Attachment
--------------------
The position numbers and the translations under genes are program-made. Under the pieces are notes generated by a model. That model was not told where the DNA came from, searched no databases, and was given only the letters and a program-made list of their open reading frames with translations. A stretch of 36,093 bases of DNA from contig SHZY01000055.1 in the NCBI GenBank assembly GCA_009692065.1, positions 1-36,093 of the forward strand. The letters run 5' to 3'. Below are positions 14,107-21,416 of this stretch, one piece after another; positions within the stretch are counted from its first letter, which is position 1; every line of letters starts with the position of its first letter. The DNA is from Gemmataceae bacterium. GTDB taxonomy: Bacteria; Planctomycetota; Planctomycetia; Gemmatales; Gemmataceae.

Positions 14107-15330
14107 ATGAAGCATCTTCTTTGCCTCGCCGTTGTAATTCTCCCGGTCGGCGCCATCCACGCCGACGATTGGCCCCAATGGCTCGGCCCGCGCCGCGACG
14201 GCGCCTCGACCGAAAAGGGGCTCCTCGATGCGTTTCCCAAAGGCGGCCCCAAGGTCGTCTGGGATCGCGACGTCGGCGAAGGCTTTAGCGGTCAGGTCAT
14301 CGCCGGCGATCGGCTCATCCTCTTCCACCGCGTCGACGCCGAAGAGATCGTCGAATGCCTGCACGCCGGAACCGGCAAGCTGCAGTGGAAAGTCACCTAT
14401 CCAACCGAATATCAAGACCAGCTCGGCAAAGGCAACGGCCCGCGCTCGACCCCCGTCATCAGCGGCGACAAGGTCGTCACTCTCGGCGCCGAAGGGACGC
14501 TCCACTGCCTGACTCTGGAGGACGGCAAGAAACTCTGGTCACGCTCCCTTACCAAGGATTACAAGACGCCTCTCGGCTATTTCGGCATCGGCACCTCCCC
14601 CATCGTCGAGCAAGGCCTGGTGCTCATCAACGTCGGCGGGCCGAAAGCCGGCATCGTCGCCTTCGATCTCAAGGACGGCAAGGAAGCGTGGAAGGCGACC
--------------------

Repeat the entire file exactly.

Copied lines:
The position numbers and the translations under genes are program-made. Under the pieces are notes generated by a model. That model was not told where the DNA came from, searched no databases, and was given only the letters and a program-made list of their open reading frames with translations. A stretch of 36,093 bases of DNA from contig SHZY01000055.1 in the NCBI GenBank assembly GCA_009692065.1, positions 1-36,093 of the forward strand. The letters run 5' to 3'. Below are positions 14,107-21,416 of this stretch, one piece after another; positions within the stretch are counted from its first letter, which is position 1; every line of letters starts with the position of its first letter. The DNA is from Gemmataceae bacterium. GTDB taxonomy: Bacteria; Planctomycetota; Planctomycetia; Gemmatales; Gemmataceae.

Positions 14107-15330
14107 ATGAAGCATCTTCTTTGCCTCGCCGTTGTAATTCTCCCGGTCGGCGCCATCCACGCCGACGATTGGCCCCAATGGCTCGGCCCGCGCCGCGACG
14201 GCGCCTCGACCGAAAAGGGGCTCCTCGATGCGTTTCCCAAAGGCGGCCCCAAGGTCGTCTGGGATCGCGACGTCGGCGAAGGCTTTAGCGGTCAGGTCAT
14301 CGCCGGCGATCGGCTCATCCTCTTCCACCGCGTCGACGCCGAAGAGATCGTCGAATGCCTGCACGCCGGAACCGGCAAGCTGCAGTGGAAAGTCACCTAT
14401 CCAACCGAATATCAAGACCAGCTCGGCAAAGGCAACGGCCCGCGCTCGACCCCCGTCATCAGCGGCGACAAGGTCGTCACTCTCGGCGCCGAAGGGACGC
14501 TCCACTGCCTGACTCTGGAGGACGGCAAGAAACTCTGGTCACGCTCCCTTACCAAGGATTACAAGACGCCTCTCGGCTATTTCGGCATCGGCACCTCCCC
14601 CATCGTCGAGCAAGGCCTGGTGCTCATCAACGTCGGCGGGCCGAAAGCCGGCATCGTCGCCTTCGATCTCAAGGACGGCAAGGAAGCGTGGAAGGCGACC